The Muddy Sandstone (Albian) of the Wind River Indian Reservation, Western Wind River Basin, Wyoming: Underlain by a Lowstand Surface of Erosion or Correlative Conformity?
Costanzo, Lisa A. 1, Donna S. Anderson2 (1) Shell E & P, Rocky Mountain Exploration, Houston, TX (2) Colorado School of Mines, Golden, CO
The Muddy Sandstone (Albian) in eastern and western Wyoming generally was deposited in incised valleys that were formed during a regional retreat of the Western Interior Cretaceous Seaway. However, across the Wind River Indian Reservation (WRIR) in the westernmost Wind River basin, regional analysis shows that the Muddy Sandstone is a widespread unit, not confined to well-defined linear paleovalleys like those to the east. In addition, facies offset across the Thermopolis-Muddy contact decreases to the northwest across the WRIR, suggesting the potential presence of a correlative conformity to the regional lowstand surface of erosion (LSE) generally associated with the base of the Muddy Sandstone.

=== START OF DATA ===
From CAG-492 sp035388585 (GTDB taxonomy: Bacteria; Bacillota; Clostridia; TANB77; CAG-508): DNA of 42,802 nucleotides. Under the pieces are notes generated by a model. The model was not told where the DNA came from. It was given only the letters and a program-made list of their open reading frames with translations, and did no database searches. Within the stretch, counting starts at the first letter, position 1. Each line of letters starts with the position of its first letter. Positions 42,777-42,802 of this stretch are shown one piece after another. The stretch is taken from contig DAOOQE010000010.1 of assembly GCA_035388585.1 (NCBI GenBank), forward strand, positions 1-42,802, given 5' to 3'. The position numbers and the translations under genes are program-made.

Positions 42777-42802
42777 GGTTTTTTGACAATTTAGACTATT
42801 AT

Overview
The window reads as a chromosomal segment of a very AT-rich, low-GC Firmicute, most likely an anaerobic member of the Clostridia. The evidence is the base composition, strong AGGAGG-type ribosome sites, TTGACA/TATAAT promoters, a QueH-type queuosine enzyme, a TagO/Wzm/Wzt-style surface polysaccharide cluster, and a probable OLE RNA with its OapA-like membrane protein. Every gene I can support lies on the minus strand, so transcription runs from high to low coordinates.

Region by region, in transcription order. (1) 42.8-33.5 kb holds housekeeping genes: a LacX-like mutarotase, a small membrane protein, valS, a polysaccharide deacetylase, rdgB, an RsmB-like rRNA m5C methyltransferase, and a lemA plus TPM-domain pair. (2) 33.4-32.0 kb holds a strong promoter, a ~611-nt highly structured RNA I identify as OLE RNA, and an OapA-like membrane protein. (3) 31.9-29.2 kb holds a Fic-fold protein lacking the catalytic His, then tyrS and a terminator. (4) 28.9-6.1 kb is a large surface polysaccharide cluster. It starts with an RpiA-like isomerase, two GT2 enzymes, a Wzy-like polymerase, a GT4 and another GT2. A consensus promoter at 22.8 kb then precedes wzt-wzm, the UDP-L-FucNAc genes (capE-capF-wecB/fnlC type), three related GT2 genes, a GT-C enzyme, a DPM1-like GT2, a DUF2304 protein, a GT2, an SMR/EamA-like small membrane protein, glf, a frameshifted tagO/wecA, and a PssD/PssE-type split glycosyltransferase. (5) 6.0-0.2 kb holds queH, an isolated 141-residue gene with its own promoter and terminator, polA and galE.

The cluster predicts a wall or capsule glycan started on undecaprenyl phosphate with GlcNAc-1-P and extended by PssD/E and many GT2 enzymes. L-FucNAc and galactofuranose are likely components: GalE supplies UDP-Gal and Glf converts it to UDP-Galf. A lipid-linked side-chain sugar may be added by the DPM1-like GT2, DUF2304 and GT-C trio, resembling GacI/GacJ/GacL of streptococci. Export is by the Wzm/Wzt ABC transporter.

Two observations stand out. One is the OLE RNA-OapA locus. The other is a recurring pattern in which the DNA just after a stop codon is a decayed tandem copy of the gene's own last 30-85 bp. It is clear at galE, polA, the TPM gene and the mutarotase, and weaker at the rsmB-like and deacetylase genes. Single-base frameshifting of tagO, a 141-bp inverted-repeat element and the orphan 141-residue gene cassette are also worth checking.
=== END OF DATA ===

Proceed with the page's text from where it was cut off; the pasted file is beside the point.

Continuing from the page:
Regional analysis using four measured sections and four cores tied to 137 wells consisted of correlating and mapping four stratigraphic cycles within the Thermopolis Shale, four cycles within the Muddy Sandstone and two regional bentonites within the overlying Shell Creek/Mowry Shale, which provided a stratigraphic framework to analyze the nature of the contact between the Thermopolis Shale and Muddy Sandstone. The analysis shows that the two uppermost Thermopolis cycles were consistently truncated by the regional LSE to the southwest across the WRIR. The youngest Thermopolis cycle was consistently truncated to a lesser degree to the northwest, confirming the presence of the regional LSE. Paleogeographic maps of facies tract distributions within Muddy Sandstone cycles across the WRIR suggest that the paleovalleys became progressively wider and less incised to the northwest, until they coalesced to form a broad coastal-deltaic plain, which was underlain by the regional, yet low facies-offset LSE.
AAPG Search and Discovery Article #90055©2006 AAPG Rocky Mountain Section Meeting, Billings, Montana